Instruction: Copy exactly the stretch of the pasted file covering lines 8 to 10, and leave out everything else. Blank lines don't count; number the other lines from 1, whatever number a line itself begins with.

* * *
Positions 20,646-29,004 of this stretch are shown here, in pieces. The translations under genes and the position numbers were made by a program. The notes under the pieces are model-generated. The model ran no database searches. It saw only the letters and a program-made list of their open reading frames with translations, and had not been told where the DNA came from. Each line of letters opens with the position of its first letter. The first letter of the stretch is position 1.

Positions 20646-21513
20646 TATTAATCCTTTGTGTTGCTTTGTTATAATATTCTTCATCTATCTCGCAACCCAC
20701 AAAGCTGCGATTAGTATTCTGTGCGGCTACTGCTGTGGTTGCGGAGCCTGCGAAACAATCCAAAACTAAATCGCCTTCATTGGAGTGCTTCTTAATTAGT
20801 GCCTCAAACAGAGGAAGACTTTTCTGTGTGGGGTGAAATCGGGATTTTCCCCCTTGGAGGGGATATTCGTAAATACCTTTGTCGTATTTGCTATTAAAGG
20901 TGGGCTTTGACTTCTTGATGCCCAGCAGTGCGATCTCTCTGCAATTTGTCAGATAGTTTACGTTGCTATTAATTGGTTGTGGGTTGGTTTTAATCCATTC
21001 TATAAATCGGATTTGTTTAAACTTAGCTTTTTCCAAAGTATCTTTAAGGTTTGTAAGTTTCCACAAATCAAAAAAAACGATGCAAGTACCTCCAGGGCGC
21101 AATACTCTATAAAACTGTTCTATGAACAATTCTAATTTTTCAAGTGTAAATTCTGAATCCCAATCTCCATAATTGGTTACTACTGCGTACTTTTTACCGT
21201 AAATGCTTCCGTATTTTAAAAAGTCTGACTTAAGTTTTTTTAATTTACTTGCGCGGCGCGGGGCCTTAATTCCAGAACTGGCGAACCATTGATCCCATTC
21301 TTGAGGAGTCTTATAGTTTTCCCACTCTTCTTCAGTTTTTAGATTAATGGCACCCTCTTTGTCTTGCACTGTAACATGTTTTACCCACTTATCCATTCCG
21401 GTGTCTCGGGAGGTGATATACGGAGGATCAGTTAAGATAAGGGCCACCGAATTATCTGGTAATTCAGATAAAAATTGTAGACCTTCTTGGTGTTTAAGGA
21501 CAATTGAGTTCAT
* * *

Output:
21101 AATACTCTATAAAACTGTTCTATGAACAATTCTAATTTTTCAAGTGTAAATTCTGAATCCCAATCTCCATAATTGGTTACTACTGCGTACTTTTTACCGT
21201 AAATGCTTCCGTATTTTAAAAAGTCTGACTTAAGTTTTTTTAATTTACTTGCGCGGCGCGGGGCCTTAATTCCAGAACTGGCGAACCATTGATCCCATTC
21301 TTGAGGAGTCTTATAGTTTTCCCACTCTTCTTCAGTTTTTAGATTAATGGCACCCTCTTTGTCTTGCACTGTAACATGTTTTACCCACTTATCCATTCCG